Reviews:  A special splashy super comic superhero 

Undated film still handout from Aquaman. Pictured: Jason Momoa as Arthur Curry/Aquaman. See PA Feature SHOWBIZ Film Reviews. Picture credit should read: PA Photo/Warner Bros. Entertainment Inc./Ratpac-Dune Entertainment LLC/Jasin Boland. All Rights Reserved. WARNING: This picture must only be used to accompany PA Feature SHOWBIZ Film Reviews.
Undated film still handout from Aquaman. Pictured: Jason Momoa as Arthur Curry/Aquaman. See PA Feature SHOWBIZ Film Reviews. Picture credit should read: PA Photo/Warner Bros. Entertainment Inc./Ratpac-Dune Entertainment LLC/Jasin Boland. All Rights Reserved. WARNING: This picture must only be used to accompany PA Feature SHOWBIZ Film Reviews.

AQUAMAN (12A) 

Oceans rise and standards fall in Aquaman, a bloated origin story for the eponymous DC Comics superhero which capsizes in a tsunami of splashy digital effects and melodramatic storytelling.

Armies of armoured crocodiles and seahorses clash in a titanic battle to the thunderclap of composer Rupert Gregson-Williams's bombastic score. Sweeping panoramas of otherworldly marine creatures locked in bloody combat owe a debt to The Lord Of The Rings trilogy in their gargantuan scale and execution, but there is no emotional connection to two-dimensional characters in the midst of the melee. Jason Momoa flexes his muscles and pearly whites in the title role, imbuing his reluctant heir with flashes of rough charm and humour when he isn't conversing with co-stars using his fists. Nicole Kidman and Willem Dafoe, sporting a fetching man bun, buoy throwaway supporting roles and refuse to drown in the relentless onslaught of special effects trickery. We are not so fortunate.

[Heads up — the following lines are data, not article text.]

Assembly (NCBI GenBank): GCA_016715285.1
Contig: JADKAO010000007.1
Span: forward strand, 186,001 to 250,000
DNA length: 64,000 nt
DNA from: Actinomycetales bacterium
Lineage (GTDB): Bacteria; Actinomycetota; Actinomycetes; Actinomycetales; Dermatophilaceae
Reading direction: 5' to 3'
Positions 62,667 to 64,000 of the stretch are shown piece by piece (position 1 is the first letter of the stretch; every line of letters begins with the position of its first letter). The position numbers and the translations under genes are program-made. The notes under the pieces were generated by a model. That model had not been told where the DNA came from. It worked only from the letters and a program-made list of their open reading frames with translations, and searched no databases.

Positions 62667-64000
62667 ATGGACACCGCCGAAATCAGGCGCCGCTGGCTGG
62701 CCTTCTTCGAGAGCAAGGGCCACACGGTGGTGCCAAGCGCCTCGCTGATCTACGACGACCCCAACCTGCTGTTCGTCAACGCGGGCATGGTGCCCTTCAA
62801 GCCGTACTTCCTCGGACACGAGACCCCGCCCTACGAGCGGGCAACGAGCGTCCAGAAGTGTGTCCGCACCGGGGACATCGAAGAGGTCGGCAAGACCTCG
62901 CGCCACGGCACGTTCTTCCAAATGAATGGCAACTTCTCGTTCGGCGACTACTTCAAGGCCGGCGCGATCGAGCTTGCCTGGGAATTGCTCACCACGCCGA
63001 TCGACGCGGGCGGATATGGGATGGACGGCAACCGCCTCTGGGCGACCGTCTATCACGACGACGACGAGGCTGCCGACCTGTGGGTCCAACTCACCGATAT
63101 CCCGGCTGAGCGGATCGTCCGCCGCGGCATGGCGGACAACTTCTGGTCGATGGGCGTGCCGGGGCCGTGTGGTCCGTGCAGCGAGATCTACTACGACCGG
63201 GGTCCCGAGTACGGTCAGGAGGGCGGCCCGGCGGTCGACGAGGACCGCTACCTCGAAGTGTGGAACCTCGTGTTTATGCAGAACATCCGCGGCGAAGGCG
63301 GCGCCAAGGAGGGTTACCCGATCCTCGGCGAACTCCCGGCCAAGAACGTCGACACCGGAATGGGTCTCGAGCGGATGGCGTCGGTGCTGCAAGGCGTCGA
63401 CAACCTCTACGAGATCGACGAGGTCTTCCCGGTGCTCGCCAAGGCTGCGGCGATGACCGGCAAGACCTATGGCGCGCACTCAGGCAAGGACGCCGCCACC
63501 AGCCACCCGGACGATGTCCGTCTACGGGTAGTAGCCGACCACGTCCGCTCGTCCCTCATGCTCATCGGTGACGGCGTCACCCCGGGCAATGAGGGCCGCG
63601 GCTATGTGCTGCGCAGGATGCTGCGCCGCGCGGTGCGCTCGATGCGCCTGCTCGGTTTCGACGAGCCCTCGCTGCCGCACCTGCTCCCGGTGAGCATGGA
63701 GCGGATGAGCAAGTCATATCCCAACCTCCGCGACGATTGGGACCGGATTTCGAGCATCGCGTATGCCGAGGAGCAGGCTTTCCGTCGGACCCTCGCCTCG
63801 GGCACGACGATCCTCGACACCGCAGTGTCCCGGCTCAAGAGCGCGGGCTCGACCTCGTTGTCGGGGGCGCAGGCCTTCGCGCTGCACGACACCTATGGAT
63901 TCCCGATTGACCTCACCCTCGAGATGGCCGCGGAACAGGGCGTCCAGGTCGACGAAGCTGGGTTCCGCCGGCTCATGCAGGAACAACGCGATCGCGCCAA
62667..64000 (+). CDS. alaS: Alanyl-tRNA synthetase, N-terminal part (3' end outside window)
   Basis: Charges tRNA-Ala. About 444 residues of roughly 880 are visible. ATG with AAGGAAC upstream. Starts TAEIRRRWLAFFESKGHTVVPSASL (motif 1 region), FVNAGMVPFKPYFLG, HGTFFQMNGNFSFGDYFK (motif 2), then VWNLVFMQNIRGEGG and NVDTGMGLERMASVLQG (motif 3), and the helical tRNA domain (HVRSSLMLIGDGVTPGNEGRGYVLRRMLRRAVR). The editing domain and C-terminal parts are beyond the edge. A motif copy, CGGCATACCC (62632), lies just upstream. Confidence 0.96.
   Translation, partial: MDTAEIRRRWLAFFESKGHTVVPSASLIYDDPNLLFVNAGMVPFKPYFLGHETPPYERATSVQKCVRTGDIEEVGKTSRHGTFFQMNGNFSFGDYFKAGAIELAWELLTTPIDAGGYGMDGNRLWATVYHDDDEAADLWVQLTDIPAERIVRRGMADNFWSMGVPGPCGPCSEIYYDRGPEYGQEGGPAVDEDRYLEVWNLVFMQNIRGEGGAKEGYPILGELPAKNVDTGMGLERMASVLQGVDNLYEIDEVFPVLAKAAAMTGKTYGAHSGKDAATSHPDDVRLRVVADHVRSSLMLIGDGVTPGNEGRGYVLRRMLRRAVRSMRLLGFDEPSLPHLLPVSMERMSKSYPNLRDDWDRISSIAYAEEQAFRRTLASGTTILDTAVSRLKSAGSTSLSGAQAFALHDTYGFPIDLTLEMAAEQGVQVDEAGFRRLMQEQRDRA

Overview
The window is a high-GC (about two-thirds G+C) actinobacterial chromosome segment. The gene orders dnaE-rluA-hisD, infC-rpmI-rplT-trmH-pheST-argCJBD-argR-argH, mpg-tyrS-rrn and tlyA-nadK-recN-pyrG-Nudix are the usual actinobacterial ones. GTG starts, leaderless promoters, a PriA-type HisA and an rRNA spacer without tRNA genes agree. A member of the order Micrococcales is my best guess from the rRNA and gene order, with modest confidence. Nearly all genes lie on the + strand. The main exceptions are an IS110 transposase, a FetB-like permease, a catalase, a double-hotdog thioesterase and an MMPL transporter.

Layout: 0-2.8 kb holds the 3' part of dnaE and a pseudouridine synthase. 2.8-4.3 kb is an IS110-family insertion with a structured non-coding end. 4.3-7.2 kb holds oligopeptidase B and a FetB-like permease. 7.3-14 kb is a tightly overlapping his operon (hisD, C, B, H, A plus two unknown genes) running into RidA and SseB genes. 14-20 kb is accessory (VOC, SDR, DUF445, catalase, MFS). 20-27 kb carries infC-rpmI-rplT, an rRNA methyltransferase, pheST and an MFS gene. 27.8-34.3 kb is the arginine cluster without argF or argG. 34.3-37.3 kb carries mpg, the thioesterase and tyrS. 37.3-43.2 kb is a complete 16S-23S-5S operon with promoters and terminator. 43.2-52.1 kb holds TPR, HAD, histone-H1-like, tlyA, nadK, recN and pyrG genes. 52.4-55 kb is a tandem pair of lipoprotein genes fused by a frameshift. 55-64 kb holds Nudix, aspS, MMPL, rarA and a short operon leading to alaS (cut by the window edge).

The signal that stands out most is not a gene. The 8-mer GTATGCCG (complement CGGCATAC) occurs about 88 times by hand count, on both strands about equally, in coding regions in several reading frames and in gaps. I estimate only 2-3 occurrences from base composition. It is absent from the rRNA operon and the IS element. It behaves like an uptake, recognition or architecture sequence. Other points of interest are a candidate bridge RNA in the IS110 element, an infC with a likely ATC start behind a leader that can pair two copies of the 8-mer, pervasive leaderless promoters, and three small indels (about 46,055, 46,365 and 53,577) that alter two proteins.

SORRY TO BOTHER YOU (15)

Chicago-born rapper Boots Riley makes his feature film directorial debut with an audacious, wildly inventive and frequently uproarious satire about workplace culture, black exploitation and rampant capitalism.

It's fair to say that Sorry To Bother You won't be everyone's tipple and there are madcap moments in Riley's script when the wheels threaten to come off this runaway train of thoughts.

However, patience and gargantuan suspensions of disbelief reap rewards over almost two hours, which simultaneously bamboozle, delight and astound.

The writer-director has a penchant for visual gags in background detail like a rogue photocopier, which churns out reams of paper, creating a snowstorm of tumbling A4 around despairing employees.

Writer-director Riley holds firm to his ambitious and outlandish vision, and occasionally draws blood with his barbs.​​​​​​​